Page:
As for what happened precisely on that cold January day between Frankfurt and Darmstadt, nobody knows for sure. But an exhaustive technical analysis by the Italian motoring journalist and historian Aldo Zana reaches a remarkable conclusion: that forty years before Colin Chapman’s Lotus squad invented venturi-based ground effects for Formula One cars to take the 1978 world championship with the Lotus 79, Auto Union’s Robert Eberan-Eberhorst accidentally built a ground effects car for Rosemeyer, which disintegrated under the extreme forces thus created.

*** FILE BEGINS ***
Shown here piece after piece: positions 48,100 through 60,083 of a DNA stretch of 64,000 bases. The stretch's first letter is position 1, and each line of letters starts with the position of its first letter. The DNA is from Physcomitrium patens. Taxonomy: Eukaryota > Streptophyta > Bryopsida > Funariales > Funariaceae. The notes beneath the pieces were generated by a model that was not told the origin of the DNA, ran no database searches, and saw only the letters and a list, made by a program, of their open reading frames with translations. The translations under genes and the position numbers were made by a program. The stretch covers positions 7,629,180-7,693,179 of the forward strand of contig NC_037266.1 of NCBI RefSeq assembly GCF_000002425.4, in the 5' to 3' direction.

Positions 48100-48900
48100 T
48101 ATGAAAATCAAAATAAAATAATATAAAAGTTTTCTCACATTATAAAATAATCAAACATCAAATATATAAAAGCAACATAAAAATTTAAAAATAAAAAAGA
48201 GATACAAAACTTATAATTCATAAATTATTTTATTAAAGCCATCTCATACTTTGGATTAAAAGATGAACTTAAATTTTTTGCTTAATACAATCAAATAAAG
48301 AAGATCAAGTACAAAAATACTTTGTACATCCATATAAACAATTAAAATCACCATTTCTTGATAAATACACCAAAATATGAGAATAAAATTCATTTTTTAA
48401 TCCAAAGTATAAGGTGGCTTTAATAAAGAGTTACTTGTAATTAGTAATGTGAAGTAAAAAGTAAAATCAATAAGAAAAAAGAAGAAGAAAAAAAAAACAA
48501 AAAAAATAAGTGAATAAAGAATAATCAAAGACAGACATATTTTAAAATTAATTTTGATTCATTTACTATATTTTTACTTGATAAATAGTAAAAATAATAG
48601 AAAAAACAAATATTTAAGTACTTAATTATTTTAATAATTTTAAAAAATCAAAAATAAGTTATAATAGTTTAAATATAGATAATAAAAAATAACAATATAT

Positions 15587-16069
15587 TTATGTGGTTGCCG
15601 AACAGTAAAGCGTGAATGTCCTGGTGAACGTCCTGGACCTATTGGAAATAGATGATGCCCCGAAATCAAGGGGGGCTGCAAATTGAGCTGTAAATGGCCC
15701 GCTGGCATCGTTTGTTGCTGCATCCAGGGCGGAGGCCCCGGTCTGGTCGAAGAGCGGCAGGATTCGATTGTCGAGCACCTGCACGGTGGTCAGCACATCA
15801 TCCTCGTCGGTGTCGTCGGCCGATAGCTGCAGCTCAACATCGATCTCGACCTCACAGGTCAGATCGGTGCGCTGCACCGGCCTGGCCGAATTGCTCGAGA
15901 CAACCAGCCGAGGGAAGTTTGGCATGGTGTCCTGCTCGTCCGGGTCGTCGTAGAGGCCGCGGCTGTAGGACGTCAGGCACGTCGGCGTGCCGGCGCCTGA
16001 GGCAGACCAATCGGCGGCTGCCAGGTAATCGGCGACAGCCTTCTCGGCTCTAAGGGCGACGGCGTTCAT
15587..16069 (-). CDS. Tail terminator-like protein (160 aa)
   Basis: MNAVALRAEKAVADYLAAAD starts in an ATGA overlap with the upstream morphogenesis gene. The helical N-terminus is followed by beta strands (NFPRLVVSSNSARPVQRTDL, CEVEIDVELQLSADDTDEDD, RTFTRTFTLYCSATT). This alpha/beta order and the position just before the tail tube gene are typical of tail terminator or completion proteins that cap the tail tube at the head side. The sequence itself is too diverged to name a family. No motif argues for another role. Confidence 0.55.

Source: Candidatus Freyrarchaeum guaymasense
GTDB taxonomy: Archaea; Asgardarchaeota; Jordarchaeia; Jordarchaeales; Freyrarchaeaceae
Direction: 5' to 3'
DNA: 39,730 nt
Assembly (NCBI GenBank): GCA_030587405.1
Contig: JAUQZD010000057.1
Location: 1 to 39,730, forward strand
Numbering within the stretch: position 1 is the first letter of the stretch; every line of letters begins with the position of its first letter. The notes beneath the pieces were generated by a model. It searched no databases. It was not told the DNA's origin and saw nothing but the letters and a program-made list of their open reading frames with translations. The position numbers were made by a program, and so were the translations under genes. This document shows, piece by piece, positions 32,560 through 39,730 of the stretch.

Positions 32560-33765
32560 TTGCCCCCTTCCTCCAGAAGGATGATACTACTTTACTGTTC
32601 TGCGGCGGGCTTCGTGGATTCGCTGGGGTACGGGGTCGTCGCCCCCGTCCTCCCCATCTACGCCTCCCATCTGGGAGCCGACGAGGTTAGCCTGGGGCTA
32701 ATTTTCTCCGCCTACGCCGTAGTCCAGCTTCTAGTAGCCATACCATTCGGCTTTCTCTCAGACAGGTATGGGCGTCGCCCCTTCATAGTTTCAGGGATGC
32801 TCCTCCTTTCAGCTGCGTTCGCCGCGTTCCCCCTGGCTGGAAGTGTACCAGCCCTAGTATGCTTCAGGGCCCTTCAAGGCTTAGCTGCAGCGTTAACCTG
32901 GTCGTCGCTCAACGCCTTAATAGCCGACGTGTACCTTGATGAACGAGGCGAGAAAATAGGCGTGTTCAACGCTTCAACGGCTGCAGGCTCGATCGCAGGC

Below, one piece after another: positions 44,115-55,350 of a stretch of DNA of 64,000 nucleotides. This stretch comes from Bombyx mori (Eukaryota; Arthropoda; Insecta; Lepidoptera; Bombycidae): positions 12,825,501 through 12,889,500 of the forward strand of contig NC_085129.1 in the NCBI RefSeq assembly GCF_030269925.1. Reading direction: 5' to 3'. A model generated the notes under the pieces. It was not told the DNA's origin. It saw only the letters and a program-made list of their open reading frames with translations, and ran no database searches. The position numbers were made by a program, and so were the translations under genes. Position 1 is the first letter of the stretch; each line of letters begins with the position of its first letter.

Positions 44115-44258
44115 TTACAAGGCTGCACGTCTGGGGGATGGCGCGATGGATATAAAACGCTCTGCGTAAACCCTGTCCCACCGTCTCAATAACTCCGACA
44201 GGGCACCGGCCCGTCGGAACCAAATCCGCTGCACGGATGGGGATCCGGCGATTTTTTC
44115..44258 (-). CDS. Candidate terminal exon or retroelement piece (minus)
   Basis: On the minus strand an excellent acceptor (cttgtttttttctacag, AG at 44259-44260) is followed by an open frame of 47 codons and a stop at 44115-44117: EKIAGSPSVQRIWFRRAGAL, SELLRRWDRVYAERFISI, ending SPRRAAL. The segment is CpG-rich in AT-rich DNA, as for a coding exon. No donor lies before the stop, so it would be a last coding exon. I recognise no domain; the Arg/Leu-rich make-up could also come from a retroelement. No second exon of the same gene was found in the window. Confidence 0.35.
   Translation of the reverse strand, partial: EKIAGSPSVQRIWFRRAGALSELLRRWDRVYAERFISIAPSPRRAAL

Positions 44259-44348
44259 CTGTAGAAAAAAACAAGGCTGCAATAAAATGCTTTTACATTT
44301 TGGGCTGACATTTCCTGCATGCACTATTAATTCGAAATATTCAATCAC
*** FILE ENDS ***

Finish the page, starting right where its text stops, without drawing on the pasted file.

Whatever the case, Rosemeyer was dead on impact. The land speed record on public roads, set ninety minutes before his death by his great rival Rudolf Caracciola of Mercedes at 268.863 MPH, has not been challenged since.
Photo Credit: Audi AG